Kyoto, the ground zero of traditional kaiseki. I stopped here for little less than a day and I wasn’t going to leave this place without having a perfect and the most intricate kaiseki. I succeeded in finding a beautiful, two Michelin stars restaurant named Kichisen. Quoting an article from The World’s 50 Best Restaurants, “If you have time for only 1 kaiseki meal in Kyoto, go downright traditional at Kichisen.” Being a fan of the original Iron Chef Japan, it also helped that its chef-owner, Yoshimi Tanigawa, defeated Iron Chef Masaharu Morimoto (who almost never loses) in a battle of Pike Eel!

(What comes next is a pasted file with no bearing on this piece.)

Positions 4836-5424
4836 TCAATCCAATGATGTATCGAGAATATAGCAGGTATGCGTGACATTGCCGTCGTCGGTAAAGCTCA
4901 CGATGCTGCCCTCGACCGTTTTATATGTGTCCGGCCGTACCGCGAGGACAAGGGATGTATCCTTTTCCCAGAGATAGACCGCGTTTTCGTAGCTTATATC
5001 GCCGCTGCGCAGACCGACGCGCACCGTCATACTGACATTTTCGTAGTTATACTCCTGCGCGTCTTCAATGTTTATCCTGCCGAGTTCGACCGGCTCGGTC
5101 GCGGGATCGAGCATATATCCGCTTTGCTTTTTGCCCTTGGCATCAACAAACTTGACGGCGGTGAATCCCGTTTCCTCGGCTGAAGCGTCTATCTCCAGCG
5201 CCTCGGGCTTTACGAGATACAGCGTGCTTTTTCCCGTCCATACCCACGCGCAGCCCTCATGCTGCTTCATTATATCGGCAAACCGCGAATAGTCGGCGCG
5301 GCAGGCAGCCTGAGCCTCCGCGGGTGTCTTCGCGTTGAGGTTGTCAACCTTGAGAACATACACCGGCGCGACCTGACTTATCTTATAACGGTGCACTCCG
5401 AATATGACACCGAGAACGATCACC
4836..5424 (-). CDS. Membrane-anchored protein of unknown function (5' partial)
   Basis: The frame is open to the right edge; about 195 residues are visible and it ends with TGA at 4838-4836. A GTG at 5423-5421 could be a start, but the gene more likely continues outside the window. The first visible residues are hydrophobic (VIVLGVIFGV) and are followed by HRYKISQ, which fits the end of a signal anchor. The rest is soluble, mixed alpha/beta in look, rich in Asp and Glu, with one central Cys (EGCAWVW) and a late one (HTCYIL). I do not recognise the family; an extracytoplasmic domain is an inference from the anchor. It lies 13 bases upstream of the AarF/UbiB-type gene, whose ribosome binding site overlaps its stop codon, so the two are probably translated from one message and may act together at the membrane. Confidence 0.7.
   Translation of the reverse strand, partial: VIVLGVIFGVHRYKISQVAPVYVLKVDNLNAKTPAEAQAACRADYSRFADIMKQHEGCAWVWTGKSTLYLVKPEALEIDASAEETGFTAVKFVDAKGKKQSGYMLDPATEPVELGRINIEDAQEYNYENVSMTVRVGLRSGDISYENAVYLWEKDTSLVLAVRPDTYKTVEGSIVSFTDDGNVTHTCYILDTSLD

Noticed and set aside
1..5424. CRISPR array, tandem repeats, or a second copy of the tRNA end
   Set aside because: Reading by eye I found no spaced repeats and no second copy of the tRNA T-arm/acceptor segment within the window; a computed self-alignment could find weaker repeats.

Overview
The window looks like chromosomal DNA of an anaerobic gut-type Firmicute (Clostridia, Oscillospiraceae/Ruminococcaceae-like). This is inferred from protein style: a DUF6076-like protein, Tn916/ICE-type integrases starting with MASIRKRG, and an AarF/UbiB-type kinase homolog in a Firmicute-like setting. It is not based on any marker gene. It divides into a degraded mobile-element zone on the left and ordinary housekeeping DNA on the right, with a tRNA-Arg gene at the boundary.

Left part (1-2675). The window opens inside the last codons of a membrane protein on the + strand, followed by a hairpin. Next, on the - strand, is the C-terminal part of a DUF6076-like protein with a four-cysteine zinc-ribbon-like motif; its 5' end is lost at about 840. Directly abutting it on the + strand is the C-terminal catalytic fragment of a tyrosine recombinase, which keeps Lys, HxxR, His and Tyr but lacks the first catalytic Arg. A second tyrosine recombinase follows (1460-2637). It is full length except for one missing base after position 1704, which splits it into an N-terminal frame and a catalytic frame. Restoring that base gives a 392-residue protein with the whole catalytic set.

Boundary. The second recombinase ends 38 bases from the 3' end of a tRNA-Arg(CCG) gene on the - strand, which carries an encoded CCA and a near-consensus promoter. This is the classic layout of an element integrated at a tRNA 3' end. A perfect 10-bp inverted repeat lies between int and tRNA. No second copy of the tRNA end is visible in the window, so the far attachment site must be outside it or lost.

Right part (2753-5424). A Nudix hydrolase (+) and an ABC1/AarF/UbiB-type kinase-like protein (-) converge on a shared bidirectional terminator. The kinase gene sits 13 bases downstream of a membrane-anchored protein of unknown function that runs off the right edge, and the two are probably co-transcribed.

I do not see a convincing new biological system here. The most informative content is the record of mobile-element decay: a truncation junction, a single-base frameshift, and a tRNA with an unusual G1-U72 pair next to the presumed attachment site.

This post contains mostly pictures with minimal commentary.
Tanigawa had an imposing figure, and to be honest I was a little intimidated by his accomplishments, but he wasted no efforts in trying to strike up a chat and quizzing me on how I found the restaurant, where I was from, etc. with his limited English. He even gave me an English brochure of the restaurant and a DVD of the episode of Iron Chef where he was featured. How often does this happen where a chef of this caliber providing such a personal touch to his guests?
JAPAN™ Ratings: The average food and service quality in Japan far surpass the same we have in Vancouver, it is only appropriate that they should be rated on a different scale.